Calder sculpture auctioned for $1M to fund Berkshire Museum's 'New Vision' project

Alexander Calder's 1932 sculpture "Double Arc and Sphere" was auctioned off by Sotheby's in New York City on Wednesday. It is from an important moment in the career of Calder, a part-time resident of Richmond and a third-generation sculptor.

Alexander Calder's "Double Arc and Sphere" sold for $1 million hammer price Wednesday at the Contemporary Art Evening Auction at Sotheby's in New York City.

The motorized sculpture, executed with wood, wire, rod and paint, had been expected to sell for $2 million to $3 million. Sotheby's reported a total sales price of $1,215,000, including the buyer's premium.

"Double Arc and Sphere" was not the only Calder sculpture to sell below the estimated price. A sculpture, "Untitled," from 1968 sold for $750,000 hammer price, with a final sale price of $915,000. It was expected to fetch $1 million to $1.5 million. Several of Calder's hanging mobiles, which the artist is best known for, sold either within the range or just above the estimated sales price.

The "mobile" sculpture, one of 13 works being sold by the Berkshire Museum to pay for its "New Vision" project, is from an important moment in the career of Calder, a part-time resident of Richmond and a third-generation sculptor.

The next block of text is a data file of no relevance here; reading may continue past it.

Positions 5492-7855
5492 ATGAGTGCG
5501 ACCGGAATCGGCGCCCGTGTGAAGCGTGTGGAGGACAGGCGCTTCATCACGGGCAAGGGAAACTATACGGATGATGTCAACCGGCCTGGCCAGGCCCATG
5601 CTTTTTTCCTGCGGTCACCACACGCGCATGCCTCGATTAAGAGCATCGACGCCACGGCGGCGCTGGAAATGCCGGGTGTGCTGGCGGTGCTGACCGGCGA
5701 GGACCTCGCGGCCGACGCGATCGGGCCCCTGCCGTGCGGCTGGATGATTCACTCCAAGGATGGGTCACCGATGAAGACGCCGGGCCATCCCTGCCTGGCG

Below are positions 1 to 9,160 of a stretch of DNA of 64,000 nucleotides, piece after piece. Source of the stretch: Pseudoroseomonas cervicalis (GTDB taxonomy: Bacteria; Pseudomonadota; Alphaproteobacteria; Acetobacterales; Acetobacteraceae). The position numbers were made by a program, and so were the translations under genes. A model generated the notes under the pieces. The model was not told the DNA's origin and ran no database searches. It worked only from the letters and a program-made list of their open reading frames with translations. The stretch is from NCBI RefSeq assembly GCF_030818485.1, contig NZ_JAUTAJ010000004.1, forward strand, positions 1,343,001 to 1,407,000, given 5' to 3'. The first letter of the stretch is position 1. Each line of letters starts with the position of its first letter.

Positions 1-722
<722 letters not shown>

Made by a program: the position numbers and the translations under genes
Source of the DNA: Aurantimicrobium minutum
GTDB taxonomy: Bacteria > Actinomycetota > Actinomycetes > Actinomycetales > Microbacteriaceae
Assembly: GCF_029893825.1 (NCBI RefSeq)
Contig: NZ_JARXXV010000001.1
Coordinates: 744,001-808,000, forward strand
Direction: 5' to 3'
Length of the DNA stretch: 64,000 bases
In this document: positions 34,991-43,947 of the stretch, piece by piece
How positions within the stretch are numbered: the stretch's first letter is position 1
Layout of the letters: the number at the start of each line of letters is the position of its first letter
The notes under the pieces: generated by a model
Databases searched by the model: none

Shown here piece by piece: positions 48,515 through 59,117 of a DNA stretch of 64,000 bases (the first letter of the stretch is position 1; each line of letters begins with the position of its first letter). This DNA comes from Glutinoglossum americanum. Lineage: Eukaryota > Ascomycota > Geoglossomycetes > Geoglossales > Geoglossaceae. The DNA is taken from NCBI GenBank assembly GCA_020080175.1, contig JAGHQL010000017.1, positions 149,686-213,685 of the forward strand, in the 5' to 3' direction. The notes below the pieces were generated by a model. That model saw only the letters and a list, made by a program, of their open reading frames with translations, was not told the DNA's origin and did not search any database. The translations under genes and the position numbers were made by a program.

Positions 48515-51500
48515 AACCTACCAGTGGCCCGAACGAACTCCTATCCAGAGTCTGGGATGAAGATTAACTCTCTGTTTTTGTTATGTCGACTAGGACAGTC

According to the Sotheby's catalog, the work is "A historic exemplar of the artist's career-defining output of the early 1930s, the present work is one of a limited group of motorized sculptures the artist produced in these transformative years; the earliest iterations of Calder's career-long investigation of the modernist canon within three-dimensional space, it was these intricately mechanized constructions that first prompted Duchamp to describe Calder's sculptures as 'mobiles.'"

But its significance in the Berkshires is directly tied to the museum and its first director, Laura Bragg, who not only oversaw the purchase of two Calder works in 1933, but also included the artist in a show of emerging artists at the museum, which included the work of a young George L.K. Morris of Lenox.

Bragg would be one of the first American museum directors to recognize the importance of Calder's works. And the two "mobiles" purchased by the museum in 1933, "Double Arc and Sphere" (also known as "The Arc and The Quadrant") and "Dancing Torpedo Shape," are among the first, if not the first, works by Calder to be purchased by a museum.

It is the third Berkshire Museum piece to be sold this week. On Monday, Henry Moore's "Three Seated Women" and Francis Picabia's "Force Comique" fetched $240,000 and $920,000 hammer prices, respectively, at Sotheby's.